A look at the levels of vehicle autonomy; Level 3 showcased here
The “Internet of Cars” is another major theme discussed. “Connected cars...will not only reduce accidents and ease traffic. They will have powerful effects beyond the auto industry. Insurers, for example, will have new ways to monitor driver behavior, reward good drivers and distribute costs to bad ones. And ride-sharing companies can better connect idle cars with the customers that need them.”
Electric vehicles have just 1/3 the parts of conventional gas-powered vehicles
In addition, at the recent Goldman Sachs Global Automotive Conference in London, the company asked auto industry execs what they believed would be the biggest changes in the automobile industry over the next decade. Here's a summary of what they highlighted...
The popularity of ride sharing differs across generational lines; more Millennials are willing to share cars
Henkrik Eskilsson, CEO of eye tracking tech provider Tobii, believes the biggest trend will be vehicle autonomy. “We’re going to see a gradual evolution...eventually going into fully autonomous cars. It fundamentally transforms the car from something that you own and buy into something that you use, and buy mobility.”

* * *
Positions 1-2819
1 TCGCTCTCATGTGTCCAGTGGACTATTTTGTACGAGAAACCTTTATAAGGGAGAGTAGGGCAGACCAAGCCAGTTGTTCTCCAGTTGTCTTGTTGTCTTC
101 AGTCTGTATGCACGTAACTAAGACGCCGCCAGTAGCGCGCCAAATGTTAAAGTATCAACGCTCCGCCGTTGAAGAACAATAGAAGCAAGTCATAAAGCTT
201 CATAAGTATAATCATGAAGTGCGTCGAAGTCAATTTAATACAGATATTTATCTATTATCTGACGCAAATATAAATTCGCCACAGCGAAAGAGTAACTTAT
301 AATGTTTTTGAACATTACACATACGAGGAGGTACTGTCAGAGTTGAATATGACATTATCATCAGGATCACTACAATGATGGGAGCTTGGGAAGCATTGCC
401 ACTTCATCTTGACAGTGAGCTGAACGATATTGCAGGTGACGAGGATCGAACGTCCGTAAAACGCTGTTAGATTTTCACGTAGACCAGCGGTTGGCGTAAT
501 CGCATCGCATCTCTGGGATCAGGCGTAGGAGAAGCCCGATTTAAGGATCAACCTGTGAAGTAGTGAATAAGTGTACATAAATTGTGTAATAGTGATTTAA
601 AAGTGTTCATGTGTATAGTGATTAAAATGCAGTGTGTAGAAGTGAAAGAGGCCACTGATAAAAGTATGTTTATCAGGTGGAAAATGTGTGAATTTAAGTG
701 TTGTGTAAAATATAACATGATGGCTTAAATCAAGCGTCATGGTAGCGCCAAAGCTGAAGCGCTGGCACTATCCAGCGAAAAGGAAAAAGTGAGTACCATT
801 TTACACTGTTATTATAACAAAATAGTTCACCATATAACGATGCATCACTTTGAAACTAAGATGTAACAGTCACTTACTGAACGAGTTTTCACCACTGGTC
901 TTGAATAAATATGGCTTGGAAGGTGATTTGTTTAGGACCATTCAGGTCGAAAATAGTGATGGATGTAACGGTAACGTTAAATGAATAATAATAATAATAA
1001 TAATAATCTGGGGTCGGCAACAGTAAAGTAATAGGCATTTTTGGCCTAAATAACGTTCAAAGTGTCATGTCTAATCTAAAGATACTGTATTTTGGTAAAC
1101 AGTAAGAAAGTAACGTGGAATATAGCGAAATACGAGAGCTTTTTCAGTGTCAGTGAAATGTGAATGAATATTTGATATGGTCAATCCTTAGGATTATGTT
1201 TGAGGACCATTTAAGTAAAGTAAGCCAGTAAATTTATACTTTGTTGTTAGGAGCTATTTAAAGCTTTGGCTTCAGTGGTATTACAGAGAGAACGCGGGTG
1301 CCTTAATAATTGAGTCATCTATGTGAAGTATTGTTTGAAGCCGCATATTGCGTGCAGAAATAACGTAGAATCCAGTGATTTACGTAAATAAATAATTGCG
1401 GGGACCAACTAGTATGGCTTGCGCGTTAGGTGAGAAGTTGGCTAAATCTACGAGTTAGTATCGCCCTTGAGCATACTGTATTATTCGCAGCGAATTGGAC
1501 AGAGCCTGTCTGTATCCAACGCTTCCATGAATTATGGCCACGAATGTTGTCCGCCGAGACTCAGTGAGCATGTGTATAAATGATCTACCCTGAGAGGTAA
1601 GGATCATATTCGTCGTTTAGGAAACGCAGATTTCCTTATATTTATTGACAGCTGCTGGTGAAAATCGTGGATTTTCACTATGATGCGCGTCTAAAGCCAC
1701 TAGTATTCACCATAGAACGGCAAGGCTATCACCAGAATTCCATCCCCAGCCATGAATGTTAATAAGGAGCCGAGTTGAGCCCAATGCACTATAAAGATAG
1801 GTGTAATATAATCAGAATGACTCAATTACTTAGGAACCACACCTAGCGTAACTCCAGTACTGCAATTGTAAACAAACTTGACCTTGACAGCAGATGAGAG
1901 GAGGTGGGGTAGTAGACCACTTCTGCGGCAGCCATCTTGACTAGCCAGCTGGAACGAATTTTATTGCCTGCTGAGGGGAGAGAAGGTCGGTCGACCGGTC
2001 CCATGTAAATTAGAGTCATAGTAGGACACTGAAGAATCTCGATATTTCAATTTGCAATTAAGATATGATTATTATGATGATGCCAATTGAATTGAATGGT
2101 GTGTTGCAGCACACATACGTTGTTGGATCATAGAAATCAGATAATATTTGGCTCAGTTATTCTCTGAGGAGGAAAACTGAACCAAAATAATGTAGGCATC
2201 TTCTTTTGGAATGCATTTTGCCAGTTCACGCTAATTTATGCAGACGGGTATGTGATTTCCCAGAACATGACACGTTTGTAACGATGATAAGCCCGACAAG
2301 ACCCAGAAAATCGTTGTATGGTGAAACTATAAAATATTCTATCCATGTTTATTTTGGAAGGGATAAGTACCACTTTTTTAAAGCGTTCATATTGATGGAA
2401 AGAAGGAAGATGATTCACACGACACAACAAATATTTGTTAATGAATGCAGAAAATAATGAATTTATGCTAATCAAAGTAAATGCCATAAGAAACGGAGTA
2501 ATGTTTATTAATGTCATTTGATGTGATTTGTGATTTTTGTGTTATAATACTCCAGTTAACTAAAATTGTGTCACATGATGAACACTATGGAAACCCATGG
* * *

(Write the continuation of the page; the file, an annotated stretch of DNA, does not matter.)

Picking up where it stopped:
“We talk a lot about the Internet of Things, but take autonomous driving and add connectivity, you get the Internet of Cars,” said Stefan Burgstaller, Goldman’s Head of European Automotive Equity Research. “That will be the basis for new mobility concepts. Instead of owning a car outright, we might start consuming mobility services. I believe new entrants will come and challenge the automotive industry.”
“We are no longer in the car business - we are in the business of individual human mobility,” said Dr. Axel Kalthoff, Director, Group Sales Management for Volkswagen. “There will be a tremendous change in the way people think about cars - ownership, social hierarchy.”
“The traditional auto industry is more or less ticking in a seven-year cycle,” said Dr. Philipp Schulte, Associate Principal at McKinsey & Company. “We see much faster innovation cycles in the IT industry, and as these players are spilling over into the traditional auto industry [established] players may have to dramatically accelerate their pace.”
There were a couple of outliers - Yoko Dochi, Head of IMEA Investor Relations at Toyota, thinks hydrogen is the coming thing, and Dr. Wolfgang Ollig, CEO of automotive lighting supplier Hella, says, “the biggest change in the next decade will be related to the lighting of the car.” However, most of the speakers talked about autonomy and connectivity combining to disrupt the traditional model of car ownership.
Interestingly, none of industry executives interviewed by Goldman Sachs named electrification as an important trend, and none mentioned Tesla. However, as the California carmaker is currently the world leader in both autonomy and connectivity, it’s a safe bet that it is never far from their minds.